Tax evasion has become "a real problem for Swiss banks, because it is damaging their reputation" an analyst with a large Zurich-based bank told AFP, requesting anonymity.
"A few years ago, the banks saw taxation as the client's problem, but today, that has changed. It has become the bank's problem," he added.
A scandal surrounding former French budget minister Jerome Cahuzac, who last week was charged with tax fraud after admitting to having an undeclared foreign bank account, has not only sent shockwaves through the French
political establishment, but also through the Swiss banking sector.
Cahuzac — once in charge of tackling tax evasion — has admitted to opening an undeclared Swiss bank account in 1992, and, after Switzerland pledged to cooperate with foreign tax authorities in 2009, transferring the some 600,000 euros ($770,000) to Singapore.
Switzerland with its cherished banking secrecy rules was long considered a prime destination for undeclared funds, but the country has recently been cracking down in a bid to clear its reputation as a tax haven.
"We are moving towards a model of (accepting only) declared funds, but I can't tell you how long or what shape it will take," a high-level executive at one of Switzerland's main banks told AFP on condition of anonymity.
Under pressure from all sides, Swiss banks have gradually been trying to solve the problem, case by case, country by country.
After Washington a few years ago began aggressively going after Swiss banks enabling US clients to evade the taxman, a solution has been reached that basically blocks banks from hosting undeclared accounts for Americans.
And Switzerland reached agreements last year with Britain, Austria and Germany to ease its bank secrecy and ensure that their nationals' holdings in Swiss banks were taxed.
The accords with London and Vienna took effect on January 1st, but the German parliament ended up blocking that country's deal late last year, considering it too easy on tax cheats.
Banks have begun closing undeclared accounts
Even though the German deal fell through, two large Swiss banks, Credit Suisse and Julius Baer, have opted to start kicking out German clients who refuse to declare their holdings back home.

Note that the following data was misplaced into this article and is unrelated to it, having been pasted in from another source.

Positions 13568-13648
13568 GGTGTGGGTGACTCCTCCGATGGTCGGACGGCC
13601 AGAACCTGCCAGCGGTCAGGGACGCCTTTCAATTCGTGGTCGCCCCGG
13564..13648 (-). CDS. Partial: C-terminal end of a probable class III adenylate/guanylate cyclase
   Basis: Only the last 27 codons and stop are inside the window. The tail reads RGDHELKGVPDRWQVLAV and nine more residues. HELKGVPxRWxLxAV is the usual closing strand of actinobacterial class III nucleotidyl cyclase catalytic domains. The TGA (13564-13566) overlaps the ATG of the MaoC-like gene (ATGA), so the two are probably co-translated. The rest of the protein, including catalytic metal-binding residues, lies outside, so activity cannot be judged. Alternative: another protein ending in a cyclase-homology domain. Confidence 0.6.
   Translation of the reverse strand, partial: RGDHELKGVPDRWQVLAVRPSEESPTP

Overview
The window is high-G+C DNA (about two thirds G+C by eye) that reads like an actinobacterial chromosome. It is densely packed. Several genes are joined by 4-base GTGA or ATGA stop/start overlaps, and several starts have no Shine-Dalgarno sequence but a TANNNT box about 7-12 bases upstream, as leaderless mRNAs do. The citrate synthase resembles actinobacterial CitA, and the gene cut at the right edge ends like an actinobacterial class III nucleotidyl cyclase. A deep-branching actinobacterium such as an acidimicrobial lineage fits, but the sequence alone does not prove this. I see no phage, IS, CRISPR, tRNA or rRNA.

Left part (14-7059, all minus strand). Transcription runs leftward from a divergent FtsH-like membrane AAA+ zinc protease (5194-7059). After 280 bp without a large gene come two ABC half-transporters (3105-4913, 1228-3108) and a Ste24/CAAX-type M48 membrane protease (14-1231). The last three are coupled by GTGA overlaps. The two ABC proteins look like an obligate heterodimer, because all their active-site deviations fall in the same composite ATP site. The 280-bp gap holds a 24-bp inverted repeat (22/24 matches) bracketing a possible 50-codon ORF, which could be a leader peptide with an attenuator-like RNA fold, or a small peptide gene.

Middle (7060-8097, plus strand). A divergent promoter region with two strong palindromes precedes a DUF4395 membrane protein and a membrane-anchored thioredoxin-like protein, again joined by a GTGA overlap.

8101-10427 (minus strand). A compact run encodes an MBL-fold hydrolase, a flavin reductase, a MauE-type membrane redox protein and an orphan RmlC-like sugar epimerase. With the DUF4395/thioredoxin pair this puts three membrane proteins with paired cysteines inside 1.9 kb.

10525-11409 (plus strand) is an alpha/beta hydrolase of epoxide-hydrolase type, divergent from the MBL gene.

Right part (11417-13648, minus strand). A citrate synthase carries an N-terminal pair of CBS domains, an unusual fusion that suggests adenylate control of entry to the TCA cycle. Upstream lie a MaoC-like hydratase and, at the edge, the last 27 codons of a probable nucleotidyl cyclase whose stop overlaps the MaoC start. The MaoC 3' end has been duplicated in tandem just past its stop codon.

While no measures have yet been announced when it comes to French nationals with Swiss bank accounts, Geneva tax attorney Philippe Kenel told AFP he believed they would soon receive the same treatment as their German counterparts.
"The large Swiss banks first, and then the small ones, will begin closing French citizens' undeclared accounts," he predicted.
"This is already happening when it comes to German clients, and it will happen with French clients as well," he added.
A Geneva banker who asked not to be named agreed.
"What is clear today is that the number of clients with undeclared accounts will shrink," he said.
Closing the door on all tax-cheating clients could be painful exercise for a number of Swiss banks.
According to a banking law professor at the University of Geneva, who did not want his name published, more than half of the European funds stashed away in Swiss bank accounts are undeclared.
In practice, however, the Swiss banks can do little to weed out clients intent on cheating the system.
Demanding that all clients provide full tax returns from their home countries is considered mission impossible, due to the mountains of paperwork and since most clients would likely refuse outright, banking industry sources say.
Instead, banks are opting to have clients sign a document certifying that their tax papers are in order, and blindly trusting that they are telling the truth.
Cahuzac, for instance, reportedly handed over a "bogus" certificate to the Singapore branch of a wary Julius Bär bank, purportedly showing that his money had been declared to tax authorities.
Convinced that he was telling the truth, the bank had agreed to transfer his funds to Singapore.
According to the latest available statistics from Switzerland's central bank, Swiss banks in 2011 managed 31.78 billion francs (26 billion euros) for French clients.
That is not counting the some 2.55 billion francs that Swiss trusts handled for French nationals that year.
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